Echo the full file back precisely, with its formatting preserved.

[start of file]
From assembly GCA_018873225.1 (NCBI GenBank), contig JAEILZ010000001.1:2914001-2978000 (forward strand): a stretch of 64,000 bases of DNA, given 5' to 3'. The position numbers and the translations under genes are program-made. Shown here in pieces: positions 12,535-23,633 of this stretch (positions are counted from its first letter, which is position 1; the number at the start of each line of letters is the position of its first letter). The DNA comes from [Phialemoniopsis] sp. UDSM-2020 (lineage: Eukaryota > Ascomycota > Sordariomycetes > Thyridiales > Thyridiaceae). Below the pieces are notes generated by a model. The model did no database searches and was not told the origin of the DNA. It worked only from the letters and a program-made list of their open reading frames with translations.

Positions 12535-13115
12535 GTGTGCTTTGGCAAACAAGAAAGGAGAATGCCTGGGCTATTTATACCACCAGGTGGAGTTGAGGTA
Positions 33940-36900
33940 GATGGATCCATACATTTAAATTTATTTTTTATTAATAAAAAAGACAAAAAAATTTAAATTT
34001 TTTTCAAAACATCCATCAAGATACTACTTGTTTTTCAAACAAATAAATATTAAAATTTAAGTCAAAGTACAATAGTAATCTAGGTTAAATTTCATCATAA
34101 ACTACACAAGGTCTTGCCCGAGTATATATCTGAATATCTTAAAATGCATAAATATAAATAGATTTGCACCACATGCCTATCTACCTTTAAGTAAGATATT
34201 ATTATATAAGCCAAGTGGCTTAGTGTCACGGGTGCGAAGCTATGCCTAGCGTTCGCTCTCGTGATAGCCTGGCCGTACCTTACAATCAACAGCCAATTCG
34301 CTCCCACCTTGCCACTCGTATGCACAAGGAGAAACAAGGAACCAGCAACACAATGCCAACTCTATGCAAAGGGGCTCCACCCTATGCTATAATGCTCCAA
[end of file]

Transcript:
From assembly GCA_018873225.1 (NCBI GenBank), contig JAEILZ010000001.1:2914001-2978000 (forward strand): a stretch of 64,000 bases of DNA, given 5' to 3'. The position numbers and the translations under genes are program-made. Shown here in pieces: positions 12,535-23,633 of this stretch (positions are counted from its first letter, which is position 1; the number at the start of each line of letters is the position of its first letter). The DNA comes from [Phialemoniopsis] sp. UDSM-2020 (lineage: Eukaryota > Ascomycota > Sordariomycetes > Thyridiales > Thyridiaceae). Below the pieces are notes generated by a model. The model did no database searches and was not told the origin of the DNA. It worked only from the letters and a program-made list of their open reading frames with translations.

Positions 12535-13115
12535 GTGTGCTTTGGCAAACAAGAAAGGAGAATGCCTGGGCTATTTATACCACCAGGTGGAGTTGAGGTA
Positions 33940-36900
33940 GATGGATCCATACATTTAAATTTATTTTTTATTAATAAAAAAGACAAAAAAATTTAAATTT
34001 TTTTCAAAACATCCATCAAGATACTACTTGTTTTTCAAACAAATAAATATTAAAATTTAAGTCAAAGTACAATAGTAATCTAGGTTAAATTTCATCATAA
34101 ACTACACAAGGTCTTGCCCGAGTATATATCTGAATATCTTAAAATGCATAAATATAAATAGATTTGCACCACATGCCTATCTACCTTTAAGTAAGATATT
34201 ATTATATAAGCCAAGTGGCTTAGTGTCACGGGTGCGAAGCTATGCCTAGCGTTCGCTCTCGTGATAGCCTGGCCGTACCTTACAATCAACAGCCAATTCG
34301 CTCCCACCTTGCCACTCGTATGCACAAGGAGAAACAAGGAACCAGCAACACAATGCCAACTCTATGCAAAGGGGCTCCACCCTATGCTATAATGCTCCAA